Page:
As I understand it, it's essential to Christianity that Jesus not have a biological distinction from the rest of humanity. In part that is because of the 'what he has not assumed he has not healed' point about salvation, but it is also because we are expected to follow in his footsteps. What is the point of being taught to do something that it is not possible to do? And wouldn't it be cruel to have such an expectation laid upon us?
Thing is, Jesus is the pioneer and perfecter of our faith (Heb 12.2) and the first-born of many brethren (Rom 8.29) and we are expected to do greater things than Christ (John 14.12). What prevents us from doing such things is our sin; if we receive grace through faith then that obstacle is overcome and we are liberated to do 'all the good works that thou hast prepared for us to walk in'. In other words there is no biological or innate physical obstacle preventing us from becoming like Christ; the obstacle is our sin, and that is the principal distinction between Christ and the rest of us, that he was like us in every way except that he was without sin (Heb 2.17, 4.15). So at best the lifebelt image refers to our faith, not to our actions; at worst it is dependent on a faulty understanding of discipleship.
Tim and Paul also castigated me for not spending more time on exegesis. I think this is a mistake. There is a big issue here, and some smaller issues. I'm going to intercut Tim and Paul's words with some of mine (in italics) as we go through, before digging out what I think is the main difference. Tim first:
The question is not whether it is possible for God to do or not to do something, but whether in fact he has chosen to do or not to do the thing in question. I agree with this.
What you need to do, Sam, as I keep on saying, is to do some exegesis for us of the passages in Matthew and Luke which describe the virginal conception of Jesus, showing us why they do not in fact mean what the church has always assumed they meant. I'm not sure it's possible to do this; more crucially I'm not sure it's important to do so. There are two questions: a) do Matthew and Luke describe a virginal conception, b) what did Matthew and Luke understand by that? On a) I'm not sure that anyone would argue that they are not describing a virginal conception (I certainly wouldn't), but on b) we get stuck into questions of biblical criticism, in other words, can we take Matthew and Luke to be describing something that we would call 'a matter of fact' or are they being theologically creative (which to my mind doesn't rule out divine inspiration) and describing something consistent with their overall understanding of the incarnation? If the latter is true - and, despite going against Tom Wright for once, that is what I believe - then the question that I want to explore is 'does their story still achieve what they wanted it to achieve?' - because the whole point of my argument is that as a culture changes a story can end up meaning something rather different to what it originally meant.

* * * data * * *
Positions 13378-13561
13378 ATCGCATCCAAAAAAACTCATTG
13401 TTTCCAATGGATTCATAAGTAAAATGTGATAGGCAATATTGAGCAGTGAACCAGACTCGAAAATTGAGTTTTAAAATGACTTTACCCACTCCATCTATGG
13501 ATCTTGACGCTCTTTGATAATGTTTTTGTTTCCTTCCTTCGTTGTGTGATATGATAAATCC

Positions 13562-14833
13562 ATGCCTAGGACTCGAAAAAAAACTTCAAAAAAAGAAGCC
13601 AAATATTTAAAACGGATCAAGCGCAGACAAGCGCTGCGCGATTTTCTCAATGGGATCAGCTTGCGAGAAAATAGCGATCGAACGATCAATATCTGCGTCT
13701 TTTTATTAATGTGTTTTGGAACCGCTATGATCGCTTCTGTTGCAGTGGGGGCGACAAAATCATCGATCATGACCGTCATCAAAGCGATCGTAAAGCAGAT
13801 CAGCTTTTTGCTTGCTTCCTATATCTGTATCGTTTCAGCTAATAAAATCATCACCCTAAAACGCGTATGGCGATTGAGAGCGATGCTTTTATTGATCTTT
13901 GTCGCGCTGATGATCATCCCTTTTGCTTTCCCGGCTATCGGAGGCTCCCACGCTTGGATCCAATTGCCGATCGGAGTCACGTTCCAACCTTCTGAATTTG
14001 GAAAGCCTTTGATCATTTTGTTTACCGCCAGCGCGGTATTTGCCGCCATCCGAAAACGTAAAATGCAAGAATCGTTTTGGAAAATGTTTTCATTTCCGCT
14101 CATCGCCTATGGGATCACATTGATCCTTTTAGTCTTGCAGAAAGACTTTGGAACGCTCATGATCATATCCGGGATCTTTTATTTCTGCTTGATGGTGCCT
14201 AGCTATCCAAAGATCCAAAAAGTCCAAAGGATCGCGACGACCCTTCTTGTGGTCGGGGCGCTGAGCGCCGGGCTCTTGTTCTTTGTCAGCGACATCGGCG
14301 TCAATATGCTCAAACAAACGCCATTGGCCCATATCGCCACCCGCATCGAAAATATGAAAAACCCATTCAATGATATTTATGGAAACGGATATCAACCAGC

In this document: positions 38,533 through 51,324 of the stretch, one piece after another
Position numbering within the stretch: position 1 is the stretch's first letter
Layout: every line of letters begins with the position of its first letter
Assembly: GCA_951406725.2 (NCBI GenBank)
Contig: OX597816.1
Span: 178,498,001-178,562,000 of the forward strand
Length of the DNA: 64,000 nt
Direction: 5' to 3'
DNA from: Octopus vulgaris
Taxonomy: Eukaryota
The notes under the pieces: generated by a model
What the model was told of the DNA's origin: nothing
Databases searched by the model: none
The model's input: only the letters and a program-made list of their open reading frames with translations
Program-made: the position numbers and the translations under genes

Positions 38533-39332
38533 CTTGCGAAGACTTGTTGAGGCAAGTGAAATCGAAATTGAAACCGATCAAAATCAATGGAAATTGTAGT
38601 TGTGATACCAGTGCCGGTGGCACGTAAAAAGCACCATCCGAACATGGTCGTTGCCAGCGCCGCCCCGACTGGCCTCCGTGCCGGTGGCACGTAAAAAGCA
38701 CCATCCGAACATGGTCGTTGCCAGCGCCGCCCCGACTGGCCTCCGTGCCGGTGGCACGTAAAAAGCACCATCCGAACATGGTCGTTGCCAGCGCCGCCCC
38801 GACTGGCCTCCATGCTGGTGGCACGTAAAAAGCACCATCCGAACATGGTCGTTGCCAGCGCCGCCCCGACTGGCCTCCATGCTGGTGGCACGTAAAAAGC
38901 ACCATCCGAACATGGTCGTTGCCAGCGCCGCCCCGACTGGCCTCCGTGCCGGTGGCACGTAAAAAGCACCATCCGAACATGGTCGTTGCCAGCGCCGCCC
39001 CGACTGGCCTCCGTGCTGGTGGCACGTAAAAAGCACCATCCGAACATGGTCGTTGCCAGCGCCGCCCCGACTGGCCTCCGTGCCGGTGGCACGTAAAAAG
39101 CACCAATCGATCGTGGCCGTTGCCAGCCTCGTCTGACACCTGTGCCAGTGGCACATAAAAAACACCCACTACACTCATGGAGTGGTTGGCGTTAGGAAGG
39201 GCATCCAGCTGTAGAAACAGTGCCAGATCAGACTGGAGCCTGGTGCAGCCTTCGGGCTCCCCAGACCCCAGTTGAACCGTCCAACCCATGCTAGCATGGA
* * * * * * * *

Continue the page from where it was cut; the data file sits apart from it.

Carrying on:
And I'm sorry, but all this stuff about it being a late doctrine that is only found in a couple of places does not qualify as biblical exegesis. Agreed; the point is that it is comparatively minor.
After all, one could argue that St. John's doctrine of Jesus as the Word is also a late doctrine only found in - well, one place I would add Colossians to this - but orthodox Christianity has made that the centre of its theology of the incarnation. And rightly so - for it makes explicit what is elsewhere implicit; it's a necessary doctrine, it's not at all marginal.
The Eucharist is rarely mentioned in the New Testament, but we have made it the centre of our worship. Er... every gospel plus Paul? I'm not sure how you get 'rarely' from that, most especially given the dramatic focus upon it - plus vast reams of supporting evidence from other scriptures and archaeological investigations. But this is a side-issue.
I, too, would value you doing some exegetical work about Luke and Matthew's writing. Whilst interesting, and true enough, to conjecture about the place of body-dysphoria in the neo-Platonic muddle in much of Christianity, it is, as Tim says, NOT THE POINT of relevance to the orthodoxy or otherwise of the doctrine.
I'm not sure I agree with this. Orthodoxy for me isn't simply a matter of matching up with what the early church believed; it's a belief that the early church correctly articulated a truth which was independent of them. To be orthodox, then, is to be in tune with that higher truth (= the living Christ). My argument is that, because of a change in the wider culture, what had previously functioned as orthodoxy (ie a transparency to the higher truth) has now become toxic (opaque to the higher truth). In other words, the church can agree on something and still be wrong (which is a remarkably Protestant principle for me to be advocating, especially with you two!)